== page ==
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Electoral boundaries

The Electoral Representation Commission is responsible for defining the boundaries of New Zealand's parliamentary electoral districts. The Government Statistician is required by section 35(6) of the Electoral Act 1993 to "... report the results of the census and his or her calculations of the Māori electoral population ...". The Government Statistician's report and maps prepared by the Surveyor-General are the basic material used by the Representation Commission in determining the revised boundaries of electoral districts.

Electoral district

After each five-yearly Census of Population and Dwellings, general and Māori electoral districts are constituted in terms of the Electoral Act 1993.

Electorate boundaries are defined at meshblock level.

The number of electoral districts and electoral populations for each electorate is controlled by the criteria specified in the Electoral Act. Within these criteria, when setting the boundaries, the Representation Commission must also consider existing boundaries, community of interest, facilities for communications, topographical features, and any projected variation in the electoral population of those districts during their life.

Refer also to ‘meshblock’.


A person is employed if they were in the working-age population (people aged 15 years and over) and during the week ended 5 March 2006:

  • worked for one hour or more for pay or profit in the context of an employee/employer relationship or self-employment
  • worked without pay for one hour or more in work that contributed directly to the operation of a farm, business or professional practice owned or operated by a relative
    had a job but were not at work due to:
    • their illness or injury
    • personal or family responsibilities
    • bad weather or mechanical breakdown
    • direct involvement in an industrial dispute
    • being on leave or holiday.

Full time: People who are employed full time usually work 30 or more hours per week.

Part time: People who are employed part time usually work fewer than 30 hours per week.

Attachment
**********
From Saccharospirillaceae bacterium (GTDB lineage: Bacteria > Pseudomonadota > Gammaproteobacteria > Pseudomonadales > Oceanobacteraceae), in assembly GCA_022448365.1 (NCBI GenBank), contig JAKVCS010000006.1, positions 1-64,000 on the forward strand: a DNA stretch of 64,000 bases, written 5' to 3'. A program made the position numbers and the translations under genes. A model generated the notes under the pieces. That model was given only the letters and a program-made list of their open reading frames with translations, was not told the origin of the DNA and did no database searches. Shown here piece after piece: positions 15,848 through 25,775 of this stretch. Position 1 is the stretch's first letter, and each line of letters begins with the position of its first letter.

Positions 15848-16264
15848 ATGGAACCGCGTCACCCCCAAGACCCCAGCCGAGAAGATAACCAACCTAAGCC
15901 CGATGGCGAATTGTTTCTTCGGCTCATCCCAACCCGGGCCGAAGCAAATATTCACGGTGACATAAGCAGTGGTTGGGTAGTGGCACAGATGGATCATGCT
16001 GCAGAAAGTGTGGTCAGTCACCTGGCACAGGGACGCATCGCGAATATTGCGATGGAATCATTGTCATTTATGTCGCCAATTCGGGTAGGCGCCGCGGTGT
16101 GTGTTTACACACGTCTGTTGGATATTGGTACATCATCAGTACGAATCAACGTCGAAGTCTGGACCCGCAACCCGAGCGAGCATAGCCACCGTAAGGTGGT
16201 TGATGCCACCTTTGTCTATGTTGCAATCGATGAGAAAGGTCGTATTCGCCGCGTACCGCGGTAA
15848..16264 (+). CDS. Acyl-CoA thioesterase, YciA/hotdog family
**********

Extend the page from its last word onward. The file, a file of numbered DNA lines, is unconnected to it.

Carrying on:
Ethnicity/Ethnic group

Ethnicity is the ethnic group or groups that people identify with or feel they belong to. Ethnicity is a measure of cultural affiliation, as opposed to race, ancestry, nationality or citizenship. Ethnicity is self-perceived and people can belong to more than one ethnic group.

An ethnic group is made up of people who have some or all of the following characteristics:

  • a common proper name
  • one or more elements of common culture that need not be specified, but may include religion, customs, or language
  • unique community of interests, feelings and actions
  • a shared sense of common origins or ancestry, and
  • a common geographic origin.

Extended family

An extended family is a group of related persons who usually reside together and consists of:

  • a family nucleus and one or more ‘other related persons’, or
  • two or more related family nuclei, with or without other related persons.

People who usually live in a particular dwelling, and are members of an extended family in that dwelling, but who are absent on census night, are included, as long as they are reported as being absent by the reference person on the dwelling form.

Refer also to 'absentee', 'usual resident' and 'usual residents in private dwellings'.

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